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Music In The Seventeenth And Eighteenth Centuries


CHAPTER 4 Class and Classicism
Richard Taruskin

Partly because it was a fairly late work and partly because of its extraordinary literary demands, Attilio Regolo was not frequently set to music. Besides Hasse’s setting there were only three others, the last in 1780. By contrast, Metastasio’s most popular libretto, the most frequently reused operatic libretto of all time, was Artaserse (Artaxerxes). It was set first in 1730 by Leonardo Vinci, Scarlatti’s successor as maestro di cappella in Naples, for performance in Rome. Vinci’s setting became a frequently revived classic in its own right and helped establish the text as a must for budding composers. (Two very famous later composers of opera, Christoph Willibald Ritter von Gluck and Johann Christian Bach, made their debuts with settings of Artaserse, in 1741 and 1760 respectively.)

In all, over ninety settings of this libretto are known, the last being The Regicide, set in translation by a composer named Lucas for performance in London at the incredibly late date of 1840, some 110 years after the first setting was heard. On the way, just about every important composer of opera seria set it, including Giuseppe Scarlatti, a nephew or grandnephew (accounts differ) of Alessandro, who set it for Lucca in 1747; Baldassare Galuppi, who set it for Vienna, and Niccolò Jommelli, who set it for Rome, both in 1749 (each of them made at least one later setting as well); Giuseppe Sarti, who set it for the Royal Theater of Copenhagen in 1760; Thomas Arne, who set it for London in 1762; Niccolò Piccinni, who set it for Rome in 1762; Giovanni Paisiello, who set it for Modena in 1771; Josef Mysliveček, who set it for Naples in 1774; Domenico Cimarosa, who set it for Turin in 1784; and Nicolas Isouard, who set it for Livorno in 1794.

Hasse, Metastasio’s favorite, set Artaserse three times: for Venice in 1730, close on the heels of Vinci; for Dresden in 1740; and for Naples in 1760. In 1734, following a common practice, a refacimento of Hasse’s first setting was presented in London in the form of a pasticcio or hodgepodge (literally a pie), in which a lot of the original music was replaced with popular arias by other composers, including Nicola Porpora, a Neapolitan composer who was then enjoying a great vogue in the English capital, and Ricardo Broschi, another visiting Neapolitan, who wrote for it (under circumstances shortly to be described) one of the most celebrated arias of the century.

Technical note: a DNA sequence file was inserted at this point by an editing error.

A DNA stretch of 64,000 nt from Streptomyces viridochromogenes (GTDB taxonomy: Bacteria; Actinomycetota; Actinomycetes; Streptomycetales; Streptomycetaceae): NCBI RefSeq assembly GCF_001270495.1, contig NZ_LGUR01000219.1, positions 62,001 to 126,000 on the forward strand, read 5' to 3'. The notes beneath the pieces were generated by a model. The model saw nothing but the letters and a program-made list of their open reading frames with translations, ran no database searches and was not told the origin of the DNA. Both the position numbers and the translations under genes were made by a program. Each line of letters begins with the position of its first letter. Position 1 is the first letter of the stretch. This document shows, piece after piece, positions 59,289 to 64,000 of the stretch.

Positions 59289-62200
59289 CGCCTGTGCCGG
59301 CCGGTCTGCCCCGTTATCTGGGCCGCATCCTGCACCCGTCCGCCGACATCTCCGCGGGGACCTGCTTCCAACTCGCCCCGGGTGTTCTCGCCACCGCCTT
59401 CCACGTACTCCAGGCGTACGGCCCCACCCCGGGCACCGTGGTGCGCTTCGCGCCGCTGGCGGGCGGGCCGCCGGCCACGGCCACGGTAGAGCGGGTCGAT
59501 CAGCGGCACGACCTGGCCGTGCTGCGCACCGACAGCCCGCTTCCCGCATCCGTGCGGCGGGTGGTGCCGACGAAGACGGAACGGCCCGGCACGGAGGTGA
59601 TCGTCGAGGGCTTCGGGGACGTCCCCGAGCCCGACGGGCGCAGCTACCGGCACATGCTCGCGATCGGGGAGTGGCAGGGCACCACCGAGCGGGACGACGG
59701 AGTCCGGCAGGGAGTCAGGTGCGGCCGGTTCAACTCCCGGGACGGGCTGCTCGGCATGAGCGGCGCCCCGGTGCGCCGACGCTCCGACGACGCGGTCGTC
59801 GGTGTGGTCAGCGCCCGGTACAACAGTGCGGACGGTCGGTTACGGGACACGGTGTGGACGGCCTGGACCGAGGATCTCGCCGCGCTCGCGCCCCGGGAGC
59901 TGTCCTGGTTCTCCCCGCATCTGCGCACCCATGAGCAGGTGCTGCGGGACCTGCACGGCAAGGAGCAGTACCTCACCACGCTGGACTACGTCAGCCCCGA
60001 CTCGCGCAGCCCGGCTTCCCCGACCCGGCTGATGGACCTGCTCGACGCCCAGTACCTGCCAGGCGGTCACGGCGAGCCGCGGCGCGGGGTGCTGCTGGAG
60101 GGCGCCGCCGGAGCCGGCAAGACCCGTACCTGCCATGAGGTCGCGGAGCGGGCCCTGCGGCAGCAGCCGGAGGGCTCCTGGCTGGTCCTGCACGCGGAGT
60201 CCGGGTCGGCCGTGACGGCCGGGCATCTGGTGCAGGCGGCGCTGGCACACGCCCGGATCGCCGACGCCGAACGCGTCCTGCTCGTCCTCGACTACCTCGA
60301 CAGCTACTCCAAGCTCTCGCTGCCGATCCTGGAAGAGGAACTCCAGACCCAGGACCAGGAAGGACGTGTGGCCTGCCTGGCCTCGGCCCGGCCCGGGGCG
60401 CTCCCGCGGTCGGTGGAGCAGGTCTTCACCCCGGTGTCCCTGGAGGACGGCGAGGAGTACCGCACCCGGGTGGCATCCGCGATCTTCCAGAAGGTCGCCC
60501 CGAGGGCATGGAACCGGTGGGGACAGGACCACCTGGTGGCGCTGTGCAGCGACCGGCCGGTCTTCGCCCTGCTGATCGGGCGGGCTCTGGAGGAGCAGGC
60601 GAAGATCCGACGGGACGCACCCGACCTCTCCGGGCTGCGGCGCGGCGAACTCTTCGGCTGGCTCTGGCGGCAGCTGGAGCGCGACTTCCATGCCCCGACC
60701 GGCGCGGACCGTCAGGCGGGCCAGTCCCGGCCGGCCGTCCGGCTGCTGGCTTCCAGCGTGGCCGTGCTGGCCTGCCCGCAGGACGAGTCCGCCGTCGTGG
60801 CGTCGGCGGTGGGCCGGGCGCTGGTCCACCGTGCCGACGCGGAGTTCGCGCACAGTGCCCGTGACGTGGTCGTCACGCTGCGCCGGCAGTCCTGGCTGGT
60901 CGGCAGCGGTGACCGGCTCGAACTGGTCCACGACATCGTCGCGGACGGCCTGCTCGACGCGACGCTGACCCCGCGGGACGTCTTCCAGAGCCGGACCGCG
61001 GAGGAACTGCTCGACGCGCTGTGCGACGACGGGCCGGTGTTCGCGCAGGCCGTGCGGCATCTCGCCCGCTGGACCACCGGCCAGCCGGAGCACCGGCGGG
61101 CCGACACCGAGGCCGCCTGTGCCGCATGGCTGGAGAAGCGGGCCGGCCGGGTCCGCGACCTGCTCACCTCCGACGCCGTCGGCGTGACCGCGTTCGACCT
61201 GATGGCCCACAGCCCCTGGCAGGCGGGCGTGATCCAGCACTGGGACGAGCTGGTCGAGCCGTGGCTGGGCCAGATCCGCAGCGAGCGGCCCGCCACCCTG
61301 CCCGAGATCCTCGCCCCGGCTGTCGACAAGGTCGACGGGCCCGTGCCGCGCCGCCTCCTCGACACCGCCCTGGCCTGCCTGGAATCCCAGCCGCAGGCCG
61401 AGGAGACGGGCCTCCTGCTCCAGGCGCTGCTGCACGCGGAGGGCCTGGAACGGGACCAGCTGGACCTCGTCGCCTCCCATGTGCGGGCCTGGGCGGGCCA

What has so far gone without saying, but had better be said now, is that with the sole exception of Arne’s (for reasons that will emerge in a later chapter), and of course Lucas’s anachronistic Regicide of 1840, every one of these settings was performed in Italian, wherever it was staged (whether in Denmark or in Russia, where a setting by Francesco Araja was given for the St. Petersburg court as early as 1738), whatever the composer’s nationality (whether Czech like Mysliveček or Maltese French like Isouard), and whether or not the audience understood the language in which it was sung. And that is because wherever opera seria was sung, the singers were mainly Italian virtuosi, whose careers (like those of most Italian composers) were international.

The international status—indeed, the “world” hegemony—of Italian music (and not only opera) from the late seventeenth to the early nineteenth centuries is still reflected in the Western “classical” musicians’ vocabulary, which to this day is an international patois based largely on the terminology the Italians brought with them wherever they went. (This is already demonstrated by the translation given above of Metastasio’s letter to Hasse, which was published in 1796 by Sir Charles Burney, the English music historian; even in the adapted version given here, alterations are mainly substitutions of more familiar Italian words, like fermata, for the less common ones Burney employed.)

Citation (MLA):
Richard Taruskin. "Chapter 4 Class and Classicism." The Oxford History of Western Music. Oxford University Press. New York, USA. n.d. Web. 18 Oct. 2021. <https://www.oxfordwesternmusic.com/view/Volume2/actrade-9780195384826-div1-04005.xml>.
Citation (APA):
Taruskin, R. (n.d.). Chapter 4 Class and Classicism. In Oxford University Press, Music In The Seventeenth And Eighteenth Centuries. New York, USA. Retrieved 18 Oct. 2021, from https://www.oxfordwesternmusic.com/view/Volume2/actrade-9780195384826-div1-04005.xml
Citation (Chicago):
Richard Taruskin. "Chapter 4 Class and Classicism." In Music In The Seventeenth And Eighteenth Centuries, Oxford University Press. (New York, USA, n.d.). Retrieved 18 Oct. 2021, from https://www.oxfordwesternmusic.com/view/Volume2/actrade-9780195384826-div1-04005.xml